1. Arthritis

A horse’s body structure and activities can make it vulnerable to developing a degenerative joint disease that often afflicts humans: arthritis. As with humans, this disease is caused by worn-out cartilage. It also develops over time and impacts an equine’s movements, particularly along the joints.

Your horse’s joints may look more prominent, indicating the presence of inflammation, for example. The horse may also suffer from lameness. Reducing the risk of equine arthritis involves proactive measures such as providing enough preparation and resting periods before and after an activity. Keeping your equine’s weight manageable and avoiding riding it constantly on hard surfaces or uneven ground is also necessary, particularly if you want to keep racing horse breeds in top shape. Supplements are useful to help ease and/or minimise the severity of the condition.

  1. Colic

Colic is most often a symptom indicating digestive problems in horses. The causes may be minor, and adjustments to diet can be made. However, colic can also be fatal and more often than not requires treatment from a registered equine vet. Colic may be caused by parasite infestation, accidental consumption of sand, too much feed immediately after exercise, stress and, in rare instances, other severe abdominal problems.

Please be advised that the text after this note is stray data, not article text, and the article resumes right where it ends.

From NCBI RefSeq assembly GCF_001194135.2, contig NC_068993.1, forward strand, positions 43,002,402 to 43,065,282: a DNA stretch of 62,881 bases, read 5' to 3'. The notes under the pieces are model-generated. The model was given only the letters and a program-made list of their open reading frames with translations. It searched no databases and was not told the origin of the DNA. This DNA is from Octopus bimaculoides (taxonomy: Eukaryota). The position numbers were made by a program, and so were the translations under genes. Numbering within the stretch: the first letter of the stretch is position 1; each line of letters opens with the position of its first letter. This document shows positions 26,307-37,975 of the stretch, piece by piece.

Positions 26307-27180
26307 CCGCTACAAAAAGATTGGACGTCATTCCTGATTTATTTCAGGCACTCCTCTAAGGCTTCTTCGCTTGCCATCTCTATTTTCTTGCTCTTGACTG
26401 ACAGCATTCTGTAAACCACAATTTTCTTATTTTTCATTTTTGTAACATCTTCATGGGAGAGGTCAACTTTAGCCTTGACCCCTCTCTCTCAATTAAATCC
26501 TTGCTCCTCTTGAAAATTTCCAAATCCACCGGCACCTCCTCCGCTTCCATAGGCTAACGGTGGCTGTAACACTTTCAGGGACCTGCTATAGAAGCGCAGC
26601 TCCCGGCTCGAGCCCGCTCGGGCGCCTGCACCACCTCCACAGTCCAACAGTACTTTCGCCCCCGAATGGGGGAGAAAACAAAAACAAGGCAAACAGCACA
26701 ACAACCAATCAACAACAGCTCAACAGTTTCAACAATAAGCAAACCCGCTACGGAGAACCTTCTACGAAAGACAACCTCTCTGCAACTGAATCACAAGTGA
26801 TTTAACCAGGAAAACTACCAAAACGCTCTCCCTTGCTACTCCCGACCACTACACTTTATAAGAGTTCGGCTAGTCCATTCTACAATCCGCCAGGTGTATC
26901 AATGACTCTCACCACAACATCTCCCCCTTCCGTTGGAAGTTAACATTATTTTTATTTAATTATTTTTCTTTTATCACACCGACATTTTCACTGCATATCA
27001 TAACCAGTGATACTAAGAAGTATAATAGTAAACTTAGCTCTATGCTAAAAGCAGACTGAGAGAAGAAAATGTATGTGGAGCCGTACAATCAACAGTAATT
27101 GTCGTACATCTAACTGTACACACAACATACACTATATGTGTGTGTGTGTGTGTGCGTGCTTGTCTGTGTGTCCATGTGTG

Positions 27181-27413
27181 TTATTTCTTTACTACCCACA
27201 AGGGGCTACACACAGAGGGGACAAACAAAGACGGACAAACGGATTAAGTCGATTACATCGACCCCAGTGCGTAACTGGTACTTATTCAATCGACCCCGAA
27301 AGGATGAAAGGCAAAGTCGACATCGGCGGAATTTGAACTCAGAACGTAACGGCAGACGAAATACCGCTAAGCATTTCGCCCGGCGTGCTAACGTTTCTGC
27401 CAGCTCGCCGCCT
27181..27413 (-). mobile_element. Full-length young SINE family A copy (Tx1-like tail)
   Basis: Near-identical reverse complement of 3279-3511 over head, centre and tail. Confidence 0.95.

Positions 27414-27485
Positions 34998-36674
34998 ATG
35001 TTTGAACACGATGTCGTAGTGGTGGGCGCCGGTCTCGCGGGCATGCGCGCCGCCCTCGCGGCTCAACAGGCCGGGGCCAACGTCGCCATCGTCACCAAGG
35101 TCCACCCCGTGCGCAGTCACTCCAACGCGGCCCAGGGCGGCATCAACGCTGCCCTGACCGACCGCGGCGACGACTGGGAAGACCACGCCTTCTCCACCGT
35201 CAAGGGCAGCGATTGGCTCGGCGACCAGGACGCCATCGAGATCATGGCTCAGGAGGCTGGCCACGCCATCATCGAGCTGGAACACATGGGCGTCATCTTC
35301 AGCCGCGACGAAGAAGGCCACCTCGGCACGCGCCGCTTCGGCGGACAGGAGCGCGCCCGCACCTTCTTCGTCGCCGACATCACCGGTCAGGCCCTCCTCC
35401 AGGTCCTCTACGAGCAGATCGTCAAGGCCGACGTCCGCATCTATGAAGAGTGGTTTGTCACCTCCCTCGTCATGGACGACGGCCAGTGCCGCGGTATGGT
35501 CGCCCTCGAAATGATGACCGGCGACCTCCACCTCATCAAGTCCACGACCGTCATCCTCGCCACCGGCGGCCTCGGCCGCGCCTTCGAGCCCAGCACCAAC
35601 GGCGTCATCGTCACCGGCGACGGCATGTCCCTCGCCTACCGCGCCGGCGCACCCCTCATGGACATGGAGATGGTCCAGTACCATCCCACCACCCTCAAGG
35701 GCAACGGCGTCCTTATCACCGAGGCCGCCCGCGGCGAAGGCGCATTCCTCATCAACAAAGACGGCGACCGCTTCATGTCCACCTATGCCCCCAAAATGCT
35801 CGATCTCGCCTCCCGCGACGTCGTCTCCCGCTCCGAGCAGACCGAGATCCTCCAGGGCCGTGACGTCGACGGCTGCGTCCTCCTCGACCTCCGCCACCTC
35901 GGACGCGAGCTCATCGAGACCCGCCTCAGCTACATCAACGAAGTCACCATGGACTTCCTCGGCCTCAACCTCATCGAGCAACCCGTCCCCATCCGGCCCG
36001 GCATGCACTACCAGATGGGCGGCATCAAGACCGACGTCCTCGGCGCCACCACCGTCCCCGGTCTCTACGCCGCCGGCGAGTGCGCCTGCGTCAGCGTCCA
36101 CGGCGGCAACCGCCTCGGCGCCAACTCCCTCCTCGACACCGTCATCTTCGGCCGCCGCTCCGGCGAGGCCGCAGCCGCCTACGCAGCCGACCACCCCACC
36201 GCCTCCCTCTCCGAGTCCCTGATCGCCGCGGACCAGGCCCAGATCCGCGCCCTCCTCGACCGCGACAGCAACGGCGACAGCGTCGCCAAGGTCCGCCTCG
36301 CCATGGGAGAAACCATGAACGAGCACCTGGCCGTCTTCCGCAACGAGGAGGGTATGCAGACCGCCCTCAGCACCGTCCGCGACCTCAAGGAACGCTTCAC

A painful abdomen is one of the most telling signs of this common equine health problem. Your horse may also become restless on the ground, roll/thrash around, sweat and turn to look at its abdomen frequently.  Look out for if the horse has passed faeces and remove other feed from the stable area, including hay.